5 Big Things I’ve Learned About Editing — Morgan S Hazelwood

Once upon a time, back in August of 2014, I’d finished writing my novel. It was done! All I had left was editing and then I could start querying! I started researching the query letter (the Query Shark rocks!) when I was away from my manuscript and couldn’t edit. I figured the hard part was done, all I had left was to polish it up.


Here I am, 2 years later, with 2 revisions and 4 new drafts under my belt. In that time, I’ve learned so much. What I revise now, I never could have done when I started.

My writing?

Well, that’s about the same. Luckily, as writers, we don’t have to stop with the first draft.

5 Big Things I’ve Learned About Editing

The 3 main types of editing:

When you first start to edit your novel, if you’re like me, you’re trying to make it legible and entertaining. Looking for all your typos and bad commas. That’s not a bad place to start, but that’s not all there is to know about editing.

  • Type 1: Developmental editing –

    • Your world and characters need depth. They need to be more than just stereotypes or 2-dimensional characters.
  • Type 2: Structural editing –

    • How do the plot and action flow?
    • If there are chapters where nothing happens, do you need them?
    • Does everything in the story make sense and follow what’s happened before?
    • Are there hints so even the unexpected makes sense–in retrospect?
  • Type 3: Line edits –

    • The editing most people think of.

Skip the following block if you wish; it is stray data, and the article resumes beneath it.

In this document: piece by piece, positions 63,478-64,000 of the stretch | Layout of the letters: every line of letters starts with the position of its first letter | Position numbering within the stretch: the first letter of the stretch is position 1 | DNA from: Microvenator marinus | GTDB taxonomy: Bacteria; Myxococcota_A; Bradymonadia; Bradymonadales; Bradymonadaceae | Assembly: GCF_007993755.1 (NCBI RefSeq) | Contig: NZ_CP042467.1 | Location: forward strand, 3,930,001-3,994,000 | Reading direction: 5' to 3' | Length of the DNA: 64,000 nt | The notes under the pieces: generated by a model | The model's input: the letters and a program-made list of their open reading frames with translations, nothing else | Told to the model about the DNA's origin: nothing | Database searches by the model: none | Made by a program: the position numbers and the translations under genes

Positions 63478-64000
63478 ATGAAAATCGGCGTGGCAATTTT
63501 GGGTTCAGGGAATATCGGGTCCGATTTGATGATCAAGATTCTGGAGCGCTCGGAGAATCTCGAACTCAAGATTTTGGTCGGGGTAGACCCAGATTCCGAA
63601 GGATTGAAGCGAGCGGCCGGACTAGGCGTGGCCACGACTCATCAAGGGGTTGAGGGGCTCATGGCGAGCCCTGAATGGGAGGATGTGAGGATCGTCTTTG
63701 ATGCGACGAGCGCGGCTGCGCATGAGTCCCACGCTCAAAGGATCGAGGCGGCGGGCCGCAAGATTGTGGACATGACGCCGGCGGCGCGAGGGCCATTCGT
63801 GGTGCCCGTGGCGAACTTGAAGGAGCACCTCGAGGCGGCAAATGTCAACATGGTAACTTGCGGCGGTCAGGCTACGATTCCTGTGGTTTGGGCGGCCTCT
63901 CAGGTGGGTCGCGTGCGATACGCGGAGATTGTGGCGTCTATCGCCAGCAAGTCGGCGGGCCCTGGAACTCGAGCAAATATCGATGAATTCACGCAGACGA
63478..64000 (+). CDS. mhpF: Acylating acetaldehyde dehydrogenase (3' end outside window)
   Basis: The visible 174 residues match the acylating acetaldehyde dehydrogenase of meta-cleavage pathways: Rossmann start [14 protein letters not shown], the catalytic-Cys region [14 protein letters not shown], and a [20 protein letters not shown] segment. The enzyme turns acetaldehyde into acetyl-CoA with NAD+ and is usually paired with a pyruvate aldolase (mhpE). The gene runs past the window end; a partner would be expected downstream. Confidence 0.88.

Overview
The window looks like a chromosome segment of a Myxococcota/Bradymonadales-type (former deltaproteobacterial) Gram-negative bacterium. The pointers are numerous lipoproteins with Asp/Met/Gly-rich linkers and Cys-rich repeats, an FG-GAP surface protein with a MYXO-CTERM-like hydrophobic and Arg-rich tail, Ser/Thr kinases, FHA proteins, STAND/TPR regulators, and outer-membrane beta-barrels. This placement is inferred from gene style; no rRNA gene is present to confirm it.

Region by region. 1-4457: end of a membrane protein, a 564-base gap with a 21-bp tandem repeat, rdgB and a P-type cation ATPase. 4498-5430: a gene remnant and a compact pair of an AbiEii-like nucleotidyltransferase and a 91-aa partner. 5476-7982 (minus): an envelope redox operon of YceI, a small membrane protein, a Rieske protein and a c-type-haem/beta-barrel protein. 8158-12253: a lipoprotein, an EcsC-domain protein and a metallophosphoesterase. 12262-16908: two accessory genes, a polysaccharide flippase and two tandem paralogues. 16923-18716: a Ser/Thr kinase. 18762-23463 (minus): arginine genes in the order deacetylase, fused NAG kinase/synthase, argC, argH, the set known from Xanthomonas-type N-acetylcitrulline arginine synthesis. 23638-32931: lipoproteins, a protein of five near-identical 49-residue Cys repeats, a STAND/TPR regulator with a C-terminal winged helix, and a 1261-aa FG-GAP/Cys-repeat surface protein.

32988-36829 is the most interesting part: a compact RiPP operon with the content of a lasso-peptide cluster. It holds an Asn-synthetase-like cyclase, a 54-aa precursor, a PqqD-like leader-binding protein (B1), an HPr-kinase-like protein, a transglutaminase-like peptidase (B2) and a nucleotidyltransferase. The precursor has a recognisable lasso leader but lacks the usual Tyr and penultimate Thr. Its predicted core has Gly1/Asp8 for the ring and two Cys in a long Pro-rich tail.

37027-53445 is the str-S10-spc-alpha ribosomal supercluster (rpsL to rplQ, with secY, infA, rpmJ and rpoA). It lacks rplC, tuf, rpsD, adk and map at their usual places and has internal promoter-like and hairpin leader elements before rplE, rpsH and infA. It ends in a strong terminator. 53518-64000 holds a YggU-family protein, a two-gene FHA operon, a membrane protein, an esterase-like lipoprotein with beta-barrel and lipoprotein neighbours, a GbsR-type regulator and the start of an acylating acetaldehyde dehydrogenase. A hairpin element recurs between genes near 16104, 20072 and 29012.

• Misspellings, commas, and awkward phrasing.
      • Places where you tell, instead of show.
      • All the little rules you can learn and checklists.

You Can Ignore Edits

Just because you’ve got 1 million comments on your manuscript doesn’t mean you have to make 1 million changes.

  • Reasons I Ignore An Edit:

    1. It’s dialogue and that’s how my character speaks
    2. For stylistic reasons
    3. Because the editor doesn’t know [X], which explains why [Y] needs to be in there
    4. ONE critique partner/beta reader got confused, but everyone else seems to grok* it perfectly fine

Waiting Before You Edit Helps

  • If you’re like me, you:

    • read this advice 100 times
    • wrote your rough draft
    • edited less than 2 weeks after you finished

However, I’m older and wiser than I was when I finished my first shiny ugly draft. Now I know I can indeed edit immediately… line edits. I can make my story clearer and fix all the spelling errors and half the comma errors and get confused on the semi-colon vs em dash errors…

You know what I can’t do? Revise.

It took 4 rounds of edits, in which only 2 actually contained revisions (type 1 and 2 edits), for me to actually get my novel in decent shape. The flow is better, the last couple of chapters had to be rewritten–again.

Editing Techniques to Try

I learned I can do copy edits and flow best on paper. Other edits, I can be at the computer. The hard part? I can’t edit without either my stack of paper or at a computer. I could write on my phone, riding shotgun. I can’t even have music when I’m editing, because I’m too distractable. But everyone is different.

You’re Never Truly Done**

*Grok means to understand on a visceral level. (From Heinlein’s Stranger in a Strange Land)
**You just reach a point where you deem it: Good Enough!

NOTE: You know what’s ironic? When you mis-schedule a draft post for Wednesday instead of Thursday, so your readers see the draft before you’ve finished editing it…while writing a post on editing. Luckily, those of you who saw this early liked it. Hopefully, you’ll like it better in all it’s planned glory!

via 5 Big Things I’ve Learned About Editing — Morgan S Hazelwood


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